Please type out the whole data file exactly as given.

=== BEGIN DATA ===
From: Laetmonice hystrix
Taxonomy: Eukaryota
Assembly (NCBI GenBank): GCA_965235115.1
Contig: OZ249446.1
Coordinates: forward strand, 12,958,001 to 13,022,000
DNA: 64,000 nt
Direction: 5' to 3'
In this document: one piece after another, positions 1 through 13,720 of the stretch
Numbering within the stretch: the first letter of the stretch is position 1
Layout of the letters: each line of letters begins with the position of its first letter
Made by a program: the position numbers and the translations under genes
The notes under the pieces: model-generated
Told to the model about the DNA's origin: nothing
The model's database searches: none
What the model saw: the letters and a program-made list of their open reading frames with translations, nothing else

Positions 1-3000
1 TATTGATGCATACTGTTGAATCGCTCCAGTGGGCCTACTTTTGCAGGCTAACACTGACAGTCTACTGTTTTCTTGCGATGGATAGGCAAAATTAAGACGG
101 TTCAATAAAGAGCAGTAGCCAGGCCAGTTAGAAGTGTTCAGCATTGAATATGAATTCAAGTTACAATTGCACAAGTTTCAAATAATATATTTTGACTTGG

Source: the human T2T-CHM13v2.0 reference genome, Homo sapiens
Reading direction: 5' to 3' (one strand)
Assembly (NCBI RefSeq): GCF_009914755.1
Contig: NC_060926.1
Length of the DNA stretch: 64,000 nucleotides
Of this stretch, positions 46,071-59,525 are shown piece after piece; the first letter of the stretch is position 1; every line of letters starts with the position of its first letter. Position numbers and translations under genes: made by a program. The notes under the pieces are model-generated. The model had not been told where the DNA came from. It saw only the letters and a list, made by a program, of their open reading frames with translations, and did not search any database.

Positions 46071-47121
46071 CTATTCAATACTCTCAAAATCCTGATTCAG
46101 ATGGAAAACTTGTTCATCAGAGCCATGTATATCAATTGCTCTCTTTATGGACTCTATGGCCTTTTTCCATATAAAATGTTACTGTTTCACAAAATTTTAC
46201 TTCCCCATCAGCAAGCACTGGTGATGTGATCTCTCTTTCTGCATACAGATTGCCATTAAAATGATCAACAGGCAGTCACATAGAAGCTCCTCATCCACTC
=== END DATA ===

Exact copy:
From: Laetmonice hystrix
Taxonomy: Eukaryota
Assembly (NCBI GenBank): GCA_965235115.1
Contig: OZ249446.1
Coordinates: forward strand, 12,958,001 to 13,022,000
DNA: 64,000 nt
Direction: 5' to 3'
In this document: one piece after another, positions 1 through 13,720 of the stretch
Numbering within the stretch: the first letter of the stretch is position 1
Layout of the letters: each line of letters begins with the position of its first letter
Made by a program: the position numbers and the translations under genes
The notes under the pieces: model-generated
Told to the model about the DNA's origin: nothing
The model's database searches: none
What the model saw: the letters and a program-made list of their open reading frames with translations, nothing else

Positions 1-3000
1 TATTGATGCATACTGTTGAATCGCTCCAGTGGGCCTACTTTTGCAGGCTAACACTGACAGTCTACTGTTTTCTTGCGATGGATAGGCAAAATTAAGACGG
101 TTCAATAAAGAGCAGTAGCCAGGCCAGTTAGAAGTGTTCAGCATTGAATATGAATTCAAGTTACAATTGCACAAGTTTCAAATAATATATTTTGACTTGG

Source: the human T2T-CHM13v2.0 reference genome, Homo sapiens
Reading direction: 5' to 3' (one strand)
Assembly (NCBI RefSeq): GCF_009914755.1
Contig: NC_060926.1
Length of the DNA stretch: 64,000 nucleotides
Of this stretch, positions 46,071-59,525 are shown piece after piece; the first letter of the stretch is position 1; every line of letters starts with the position of its first letter. Position numbers and translations under genes: made by a program. The notes under the pieces are model-generated. The model had not been told where the DNA came from. It saw only the letters and a list, made by a program, of their open reading frames with translations, and did not search any database.

Positions 46071-47121
46071 CTATTCAATACTCTCAAAATCCTGATTCAG
46101 ATGGAAAACTTGTTCATCAGAGCCATGTATATCAATTGCTCTCTTTATGGACTCTATGGCCTTTTTCCATATAAAATGTTACTGTTTCACAAAATTTTAC
46201 TTCCCCATCAGCAAGCACTGGTGATGTGATCTCTCTTTCTGCATACAGATTGCCATTAAAATGATCAACAGGCAGTCACATAGAAGCTCCTCATCCACTC